Quote of the day
You are stopped whilst driving, given a breathalizer test, it shows a blood alcohol above the legal limit . . . yet you know that you have not had anything to drink. Would you (1) challenge the functioning of the breathalizer unit or the competency of the person adminstering the test or (2) say, "Gee, I don't want to undermine the credibility of the breathalizer test because as a society we sure want to rid our streets of drunk drivers, therefore I will simply be quiet and take whatever punishment is meted out." (link)Optimism remains, but pissed at process, says Rant your head off, also with comment from me.
Letters to CyclingNews remind us of Diane Modahl, who eventually proved sample mishandling and got off; Agreement that it might have been natural; How can you judge Floyd's character when you don't know him?; What else can Pound/WADA do, really?
Perdiguero leads Phonak at Vuelta, team packed with Swiss to get exposure in the team's last grand tour.
Excellent review at the UK Sports Journalist's Association, a source I will mine further.
It includes the single best explanation and history of the T/E test I have yet seen.
Speaking of Diane Modahl...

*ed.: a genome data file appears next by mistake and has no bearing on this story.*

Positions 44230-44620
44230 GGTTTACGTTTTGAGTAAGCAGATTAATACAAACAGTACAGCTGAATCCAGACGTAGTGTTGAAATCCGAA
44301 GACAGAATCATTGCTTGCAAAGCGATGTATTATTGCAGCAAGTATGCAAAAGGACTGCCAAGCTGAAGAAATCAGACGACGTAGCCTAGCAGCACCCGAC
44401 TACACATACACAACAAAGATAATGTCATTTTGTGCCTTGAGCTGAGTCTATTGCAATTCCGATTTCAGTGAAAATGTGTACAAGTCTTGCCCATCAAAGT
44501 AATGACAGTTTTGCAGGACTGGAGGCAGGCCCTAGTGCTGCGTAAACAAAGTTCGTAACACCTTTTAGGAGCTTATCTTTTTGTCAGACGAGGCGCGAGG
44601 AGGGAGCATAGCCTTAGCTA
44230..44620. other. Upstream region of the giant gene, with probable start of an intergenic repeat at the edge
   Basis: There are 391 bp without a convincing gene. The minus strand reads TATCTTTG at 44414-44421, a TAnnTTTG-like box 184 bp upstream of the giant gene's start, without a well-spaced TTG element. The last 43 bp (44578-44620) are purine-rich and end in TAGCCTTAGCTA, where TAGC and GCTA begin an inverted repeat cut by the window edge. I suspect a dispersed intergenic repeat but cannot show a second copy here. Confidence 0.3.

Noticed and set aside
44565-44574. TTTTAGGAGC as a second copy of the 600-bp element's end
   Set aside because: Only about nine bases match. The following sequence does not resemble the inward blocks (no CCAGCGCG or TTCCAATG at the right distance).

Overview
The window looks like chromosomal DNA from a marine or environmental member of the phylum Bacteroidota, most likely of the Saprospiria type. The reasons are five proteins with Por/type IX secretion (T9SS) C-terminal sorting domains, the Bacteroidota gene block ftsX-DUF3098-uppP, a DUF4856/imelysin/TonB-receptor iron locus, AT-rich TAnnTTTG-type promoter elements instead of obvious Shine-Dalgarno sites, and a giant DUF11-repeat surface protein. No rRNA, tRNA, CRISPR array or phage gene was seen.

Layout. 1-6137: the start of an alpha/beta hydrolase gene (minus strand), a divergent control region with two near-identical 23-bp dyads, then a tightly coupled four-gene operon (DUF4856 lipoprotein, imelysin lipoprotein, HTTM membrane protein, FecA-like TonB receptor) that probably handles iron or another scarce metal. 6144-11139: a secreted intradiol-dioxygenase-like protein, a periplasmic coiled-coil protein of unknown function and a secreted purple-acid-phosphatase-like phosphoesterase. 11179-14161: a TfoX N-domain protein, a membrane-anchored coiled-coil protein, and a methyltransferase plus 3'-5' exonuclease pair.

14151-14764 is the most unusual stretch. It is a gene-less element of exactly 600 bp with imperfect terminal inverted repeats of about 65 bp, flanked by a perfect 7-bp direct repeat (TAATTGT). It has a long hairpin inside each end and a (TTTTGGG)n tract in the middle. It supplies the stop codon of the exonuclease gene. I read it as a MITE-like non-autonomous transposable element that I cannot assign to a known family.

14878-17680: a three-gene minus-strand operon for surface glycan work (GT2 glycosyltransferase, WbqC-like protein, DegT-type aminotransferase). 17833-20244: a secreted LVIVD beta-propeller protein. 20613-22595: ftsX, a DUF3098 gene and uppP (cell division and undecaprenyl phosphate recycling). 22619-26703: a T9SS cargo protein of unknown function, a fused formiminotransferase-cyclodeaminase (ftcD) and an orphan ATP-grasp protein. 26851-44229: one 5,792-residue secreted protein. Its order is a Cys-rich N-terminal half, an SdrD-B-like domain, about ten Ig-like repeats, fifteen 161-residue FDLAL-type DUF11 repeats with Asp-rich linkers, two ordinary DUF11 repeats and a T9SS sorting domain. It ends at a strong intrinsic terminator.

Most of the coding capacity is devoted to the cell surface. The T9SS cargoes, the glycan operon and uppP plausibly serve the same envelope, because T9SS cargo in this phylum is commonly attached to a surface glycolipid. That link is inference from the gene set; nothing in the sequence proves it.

Case finally dropped, report in NYT
She doesn't get to sue the Federation for damages, say the Lords.
Used as a Case study, note the panic in practice press conferences.
Problems at WADA will ‘drive innocent athletes out of sport’, says report in Feb 06 citing Modahl case. Full report buried in this magazine [pdf]. Floyd did take an IV, according to links in this discussion on DP forums, and in BikeForums on Aug 8, from this LA Times article. There are observations that this contradicts statements he made at a press conference that he didn't take one. A defender points out in BikeForum that if he had the IV in the afternoon right after the stage, it wasn't "that night" as asked in the question in the press conference. Yikes, that's the kind of nuance that drives some people crazy.
Petition pointed to by daily peloton forums, and on Bicycling forum.
Another Phonak related scandal -- points to the mother company!
Finally, the Bicycling Magazine had one more article that I didn't mention in yesterday's roundup. By Bill Strickland, "And it Breaks my Heart" is subtitled "Our cycling generation's greatest racing moment was stolen from us." He discusses Eddy Merckx' legendary attack in 1969 as the definitive moment for a generation of cyclists, and how our equivalent has been emotionally stolen from us.
Ain't it the truth, Bro.
[ updated Sat 10:00 AM ]